Ukraine’s election – an ‘all-out disinformation battle’


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Ukrainians fed up with entrenched corruption and hungry for change are likely to elect Volodymyr Zelenskiy, a comedian with no previous political experience, as their next president in a run-off vote on Sunday, Reuters reports.

“The comedian capitalized on a broad rejection of the country’s political elites and Mr Poroshenko’s widespread unpopularity among the electorate,” said Agnese Ortolani, an analyst at the Economist Intelligence Unit.  “Mr Zelenskiy’s policy platform — beyond a focus on anti-corruption issues and a broad, pro-Western agenda — remains unclear,” she said, adding: “Our core forecast is that Mr Zelenskiy will defeat Mr Poroshenko in the second round.”

Ukraine: the home of Europe’s hot war is the Petri dish where Russian information operations are tested before being unleashed on the West, Pulitzer Center analyst Nina Jankowicz notes. Ahead of the presidential election, the campaigns themselves have become combatants in the information war, she writes for The Atlantic:

Credit: Wikimedia Commons

Ukraine’s Parliament is considering two draft laws that would criminalize the “dissemination of false information” and introduce temporary bans on outlets spreading disinformation during election periods, as well as further empower the government to block websites it considers a threat to national security. At the same time, the authorities are investing in critical thinking and media-literacy programs that have seen success: Students exposed to a training program implemented by the Ukrainian Ministry of Education in partnership with an American NGO, IREX, were twice as likely to be able to identify hate speech and 18 percent more likely to spot disinformation than were peers who did not go through the program.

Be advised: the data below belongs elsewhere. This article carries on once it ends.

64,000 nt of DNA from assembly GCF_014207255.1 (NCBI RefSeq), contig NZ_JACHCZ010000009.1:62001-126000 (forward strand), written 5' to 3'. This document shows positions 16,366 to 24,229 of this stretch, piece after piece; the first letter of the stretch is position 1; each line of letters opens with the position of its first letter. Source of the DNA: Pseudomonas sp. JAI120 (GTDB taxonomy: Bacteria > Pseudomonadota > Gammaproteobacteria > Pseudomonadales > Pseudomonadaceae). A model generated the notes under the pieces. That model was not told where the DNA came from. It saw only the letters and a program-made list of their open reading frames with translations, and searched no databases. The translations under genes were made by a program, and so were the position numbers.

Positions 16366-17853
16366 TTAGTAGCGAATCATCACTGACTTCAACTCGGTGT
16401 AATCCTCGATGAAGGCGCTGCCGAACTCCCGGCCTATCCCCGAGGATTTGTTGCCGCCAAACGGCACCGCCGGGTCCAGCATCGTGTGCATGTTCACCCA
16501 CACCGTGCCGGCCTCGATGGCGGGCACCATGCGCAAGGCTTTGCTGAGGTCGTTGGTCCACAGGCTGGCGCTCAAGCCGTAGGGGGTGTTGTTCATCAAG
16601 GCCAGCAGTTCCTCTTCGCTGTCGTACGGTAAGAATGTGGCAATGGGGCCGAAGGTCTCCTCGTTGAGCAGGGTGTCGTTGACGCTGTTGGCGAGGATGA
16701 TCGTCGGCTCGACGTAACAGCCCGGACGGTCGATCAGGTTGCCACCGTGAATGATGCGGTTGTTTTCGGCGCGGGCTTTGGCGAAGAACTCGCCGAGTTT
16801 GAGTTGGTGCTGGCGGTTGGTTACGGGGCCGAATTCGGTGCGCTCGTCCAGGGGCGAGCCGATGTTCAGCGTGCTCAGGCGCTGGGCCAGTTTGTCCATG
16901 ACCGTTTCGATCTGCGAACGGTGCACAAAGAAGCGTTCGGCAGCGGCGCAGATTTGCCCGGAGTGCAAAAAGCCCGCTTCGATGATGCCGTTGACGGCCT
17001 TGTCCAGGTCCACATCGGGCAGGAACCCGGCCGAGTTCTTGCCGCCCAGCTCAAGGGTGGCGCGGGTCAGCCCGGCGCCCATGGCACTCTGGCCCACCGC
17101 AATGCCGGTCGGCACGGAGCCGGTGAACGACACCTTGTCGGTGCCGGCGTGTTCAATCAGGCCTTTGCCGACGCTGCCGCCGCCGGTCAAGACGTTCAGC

“The significance of these achievements, however, will be in doubt if the government ushers in an era of political censorship in the name of countering Russian information warfare,” Jankowicz suggests.

“Poroshenko has not delivered that justice which Maidan was all about,” Aivaras Abromavicius, a former economy minister who became an adviser to Zelenskiy, told Reuters.

“And my main complaint to President Poroshenko is that he gave the hope that the country can be governed differently, and he buried that hope, unfortunately.”

The Atlantic Council and Stanford University’s Center on Democracy, Development, and the Rule of Law host a discussion on “Ukraine’s Future Leaders on the Frontlines of Change.”


  • Francis Fukuyama, director of Stanford University’s Center on Democracy, Development, and the Rule of Law;
  • Former Ukrainaian Trade Representative Nataliya Mykolska, visiting professor at the Spogli Institute for International Studies;
  • Ivan Prymachenko, visiting practitioner at the Stanford Spogli Institute for International Studies; Oleksandra Ustinova, visiting practitioner at the Spogli Institute for International Studies;
  • Melinda Haring, editor of the Atlantic Council’s “UkraineAlert” [and former NED Penn Kemble fellow];
  • John Herbst, director of the Atlantic Council’s Eurasia Center.

3:30 p.m. April 18, 2019. Venue: Atlantic Council, 1030 15th Street NW, 12th Floor, Washington, D.C. RSVP: Travis Horne, 202-778-4993,

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